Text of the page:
Apparently the pain of addiction had sharpened my listening skills because many of the things I had heard over the past four years began to take on new meanings. The path toward the formulation of a secular-humanist definition of the term higher power was opened up for me when someone shared the acronym-cliche HALT in a meeting: “John, if you expect to stay sober, don’t let yourself get too hungry, too angry, too lonely, or too tired.” This time around this simple statement sent me a powerful message; it went something like this: the fundamental nature of the human condition is itself a group of variables that demand conformity. The biological, physical, psychological, and as I believe the spiritual structure of we homo-sapiens send us messages, reminders, that one or more of these variables need attention. The human condition dictates to me what needs to be addressed. Talk abound simplicity! Ingest the proper nutrients, get some rest when the law of gravity wears me down, make the necessary investments in building rewarding personal relationships, and I’ll get those pragmatic results referred to by Mark B. Just a little conformity Life-J. Since I quit drinking I’ve never been arrested for drunk driving.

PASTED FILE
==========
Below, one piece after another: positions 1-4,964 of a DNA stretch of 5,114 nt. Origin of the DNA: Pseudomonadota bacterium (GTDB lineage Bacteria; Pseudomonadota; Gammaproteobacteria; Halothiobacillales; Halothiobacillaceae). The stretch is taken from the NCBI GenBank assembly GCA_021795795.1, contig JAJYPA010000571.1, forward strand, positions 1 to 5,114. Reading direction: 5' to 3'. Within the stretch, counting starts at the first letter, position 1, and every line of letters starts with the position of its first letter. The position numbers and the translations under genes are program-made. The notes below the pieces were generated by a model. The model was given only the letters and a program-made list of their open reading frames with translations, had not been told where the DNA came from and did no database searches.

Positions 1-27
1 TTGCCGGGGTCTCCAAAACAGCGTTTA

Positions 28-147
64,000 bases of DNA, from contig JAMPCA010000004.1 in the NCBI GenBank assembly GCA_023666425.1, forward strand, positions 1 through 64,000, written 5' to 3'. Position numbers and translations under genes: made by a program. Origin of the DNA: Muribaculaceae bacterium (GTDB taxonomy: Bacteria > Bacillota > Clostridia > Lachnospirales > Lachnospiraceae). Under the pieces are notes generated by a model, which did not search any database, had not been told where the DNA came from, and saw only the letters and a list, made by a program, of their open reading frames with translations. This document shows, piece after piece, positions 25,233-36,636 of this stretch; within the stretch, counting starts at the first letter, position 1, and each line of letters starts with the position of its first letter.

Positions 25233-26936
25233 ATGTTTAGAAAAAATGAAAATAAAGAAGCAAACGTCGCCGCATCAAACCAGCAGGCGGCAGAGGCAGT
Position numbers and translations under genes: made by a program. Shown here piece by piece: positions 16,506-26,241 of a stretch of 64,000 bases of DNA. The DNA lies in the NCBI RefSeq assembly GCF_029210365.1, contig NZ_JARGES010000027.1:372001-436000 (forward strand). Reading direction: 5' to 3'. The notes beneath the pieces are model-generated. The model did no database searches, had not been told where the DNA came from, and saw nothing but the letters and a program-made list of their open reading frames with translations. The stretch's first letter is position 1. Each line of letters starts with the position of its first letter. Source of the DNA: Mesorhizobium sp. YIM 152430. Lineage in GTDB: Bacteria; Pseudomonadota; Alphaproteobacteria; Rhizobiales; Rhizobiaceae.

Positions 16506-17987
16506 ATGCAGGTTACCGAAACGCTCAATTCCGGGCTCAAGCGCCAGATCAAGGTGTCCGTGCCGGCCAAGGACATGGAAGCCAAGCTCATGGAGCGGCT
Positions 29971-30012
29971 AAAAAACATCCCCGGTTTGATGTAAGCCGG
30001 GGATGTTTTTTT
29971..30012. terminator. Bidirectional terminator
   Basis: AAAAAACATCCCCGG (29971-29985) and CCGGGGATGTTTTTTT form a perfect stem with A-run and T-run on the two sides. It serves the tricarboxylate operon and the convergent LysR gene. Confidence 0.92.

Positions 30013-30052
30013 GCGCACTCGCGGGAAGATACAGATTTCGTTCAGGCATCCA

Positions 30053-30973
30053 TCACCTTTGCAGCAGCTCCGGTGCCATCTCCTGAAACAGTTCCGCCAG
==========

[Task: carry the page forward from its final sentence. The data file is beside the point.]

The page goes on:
6. Archer Voxx says:

    Good food for thought life-j. In our secular circles, we use the phrase “resources outside of ourselves”; a lower case powers of “higher” knowledge.

    • life-j says:

      Hi Archer, Yes “resources outside of ourselves” is good, that’s secular, that works without the invention and intervention of imaginary forces. I would even go so far as to simply call it “help”. We needed help.

  7. Mark B says:

    For me, pragmatism rules rather than logic as I need to keep on not drinking. I talk about my HP as being the collective power of a group of drunks. It was important to me to understand that I am not in charge of my own life, except for what my body is doing right now and maybe for the next minute or so. I have increasingly limited influence as the physical and temporal boundaries extend out from this. It was important as ‘alcohol’ was the only thing that had defeated me (this is not entirely true but it felt and still feels true enough to make me powerless over alcohol). I very rarely pray but when I have, it is the “opening up” that was described – and that’s fine by me; it works.